The six steps for justifying better UX, Forrester says that for every $ 1 invested in UX, a company has a return of $ 100. In another study, The Institute of Electrical and Electronics Engineers (IEEE) estimates that more than 1 trillion dollars is invested in IT projects each year and 15% of projects are abandoned before they are completed. This negligible number of failures equates to a loss of 37 billion dollars. Yes, a lack of proper UI can be expensive.
As User Experience designers see the inherent value in improving the experience of products and services. The value of design and how it has impacted the website can be calculated with different metrics. This ensures to keep a check on ensign improvements and get an adequate Return on investment from design.
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A product or website equivalent digital asset can be known by its one main feature or multiple features. In a benchmarking study, it is important to figure out which feature to focus on or take the entire project under review. The benchmarking study can be achieved by
For the case of ROI based on UX, we will focus on metric samples such as
|Satisfaction rating||Frequency of return visits||Frequency of return visits||Customer- support tickets|
|Ease-of-use rating||Feature usage||Feature usage||Phone calls, chats, emails, texts|
|Perceived usability||New accounts or visitors||New accounts or visitors||Training hours required|
(NPS, SUS, SUPR-Q)
|Returning visitors||Renewal rate|
|Completion rate||Completion rate|
|Error counts & rate||Error counts & rate|
A KPI is an essential tool to achieve desired goals. KPI helps the company refine and justify their plan, which they most care about. Choosing a KPI is to bring everyone in the team/company together to achieve the same goal, which ensures the growth and performance of the company.
KPI depends upon the company’s long-term and short goals.
KPIs can also be measured in terms of value by design or user experience. The ROI cares about how the design impacts what the company cares about. Here stakeholders have to think about aligning both user and KPIs
For instance, UX KPI can be % of people subscribed to the newsletter. The underlying business goal is that by subscribing, the customer has also enabled notification and has provided an email address indicating the consent to be engaged and communicated with.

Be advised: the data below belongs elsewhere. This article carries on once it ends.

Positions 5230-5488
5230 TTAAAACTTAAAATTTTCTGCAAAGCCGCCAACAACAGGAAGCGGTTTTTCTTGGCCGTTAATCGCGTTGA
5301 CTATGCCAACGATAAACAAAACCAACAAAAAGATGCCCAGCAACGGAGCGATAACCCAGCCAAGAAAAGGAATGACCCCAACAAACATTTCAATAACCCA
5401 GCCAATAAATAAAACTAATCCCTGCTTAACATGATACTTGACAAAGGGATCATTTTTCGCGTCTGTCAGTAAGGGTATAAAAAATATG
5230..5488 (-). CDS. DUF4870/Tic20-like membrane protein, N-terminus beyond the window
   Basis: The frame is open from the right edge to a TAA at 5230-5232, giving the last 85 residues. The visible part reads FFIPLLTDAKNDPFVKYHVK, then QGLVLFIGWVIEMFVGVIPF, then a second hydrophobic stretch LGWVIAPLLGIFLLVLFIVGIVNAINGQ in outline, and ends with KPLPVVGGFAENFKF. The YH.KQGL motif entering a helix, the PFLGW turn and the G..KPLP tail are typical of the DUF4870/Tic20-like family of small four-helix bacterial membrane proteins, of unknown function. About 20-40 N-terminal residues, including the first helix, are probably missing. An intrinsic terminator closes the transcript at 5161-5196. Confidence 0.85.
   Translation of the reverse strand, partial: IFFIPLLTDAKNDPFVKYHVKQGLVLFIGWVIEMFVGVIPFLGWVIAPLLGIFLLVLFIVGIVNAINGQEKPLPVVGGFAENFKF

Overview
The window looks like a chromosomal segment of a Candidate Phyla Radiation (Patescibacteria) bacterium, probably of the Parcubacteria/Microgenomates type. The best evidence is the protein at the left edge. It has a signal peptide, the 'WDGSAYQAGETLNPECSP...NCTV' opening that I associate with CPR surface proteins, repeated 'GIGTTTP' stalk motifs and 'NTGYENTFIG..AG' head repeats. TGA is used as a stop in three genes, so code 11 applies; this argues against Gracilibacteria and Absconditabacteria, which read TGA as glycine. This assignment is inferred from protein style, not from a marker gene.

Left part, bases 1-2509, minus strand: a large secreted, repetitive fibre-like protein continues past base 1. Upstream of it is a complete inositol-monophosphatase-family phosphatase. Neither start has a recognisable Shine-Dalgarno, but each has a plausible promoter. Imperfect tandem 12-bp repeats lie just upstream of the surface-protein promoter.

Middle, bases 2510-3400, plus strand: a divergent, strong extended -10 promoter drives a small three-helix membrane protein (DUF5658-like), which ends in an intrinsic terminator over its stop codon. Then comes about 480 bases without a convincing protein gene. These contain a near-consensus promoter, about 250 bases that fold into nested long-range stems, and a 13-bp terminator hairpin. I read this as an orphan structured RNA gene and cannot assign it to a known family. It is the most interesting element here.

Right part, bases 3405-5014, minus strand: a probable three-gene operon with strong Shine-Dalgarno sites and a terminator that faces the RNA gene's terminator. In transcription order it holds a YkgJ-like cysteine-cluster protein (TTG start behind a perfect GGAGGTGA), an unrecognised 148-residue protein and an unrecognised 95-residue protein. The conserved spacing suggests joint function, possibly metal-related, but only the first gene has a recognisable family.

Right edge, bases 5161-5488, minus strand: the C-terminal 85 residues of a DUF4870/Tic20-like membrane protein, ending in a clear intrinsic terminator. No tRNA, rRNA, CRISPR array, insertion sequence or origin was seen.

Here the business goals aligned with customer goals ensure the company collects emails of potential customers, and users get exposure to services by the brand.
ROI of the UX is when one metric is converted into another metric. This metric presents how the design impacted the growth and business performance.
Conversion rate/ratio is when a customer visits the website, completes a course of action, and signs up for the newsletter. Here the conversion rate can be easily calculated.
For example, 30 people visit the website and 20 people sign up for the newsletter. Here the conversion rate is 66.6%.
Calculation: Conversion rate = (conversion/total visitors)*100
In other cases, the conversion rate calculation can be complex, as every metric is not related to how many users are signing up, but what is their experience and action, and how it impacts the company goals.
As mentioned above, different metrics are calculated with their formulas. Conversion rate and dwell time cannot be calculated with the same formula and presented in the same chart.
The documentation of the research and findings has to be as detailed as the team wants, it should not just show figures but how and why it happened.
Here at OriginUX, we believe in documenting research that is strong and visually presented.
Here is an example of how the user interview was documented for an e-learning website project.
The HEART framework by Google is one way to calculate one feature or the entire website ROI from UX.
|Happiness||Users find the app helpful, fun and|
easy to use
| Responding to survey|
Leaving 5-star ratings
Leaving user feedback
| Net Promoter Score|
Customer satisfaction rating
Number of 5-star reviews
|Engagement||Users enjoy app contents and keep|
engaging with it
|Spending more time in the app|| Average session length|
Average session frequency
Number of conversions
|Adoption||New users see the value in the|
product or new feature
| Downloading, launching app|
Signing up for an account
Using a new feature
| Download rate|
Feature adoption rate
|Retention||Users keep coming back to the app|
to complete a key section
| Staying active in the app|
Renewing a subscription
Making repeat purchases
| Churn rate|
Subscription renewal rate
|Task Success||Uers complete their goal quickly|
| Finding and viewing content quickly|
Completing tasks efficiently
| Search exit rate|
To learn more about Google’s HEART framework, visit the blog where we extensively explain how the framework works and help in calculating metrics of small features to the entire website.
The importance of UX design cannot be overstated; pie charts and sophisticated computations cannot do it justice. Remember this the next time you visit Disneyland or use Google; there are successful organisations that have established their reputations on design thought.
For many businesses, embracing UX design is as simple as replacing bad design. Poor design can result in costly and time-consuming support calls, as well as lost revenue and increased development costs. The Covid-19 epidemic has resulted in numerous success stories of well-designed experiences and applications assisting individuals and businesses.
Perhaps it’s time to reconsider the entire premise of questioning design’s return on investment and start constructing a better world?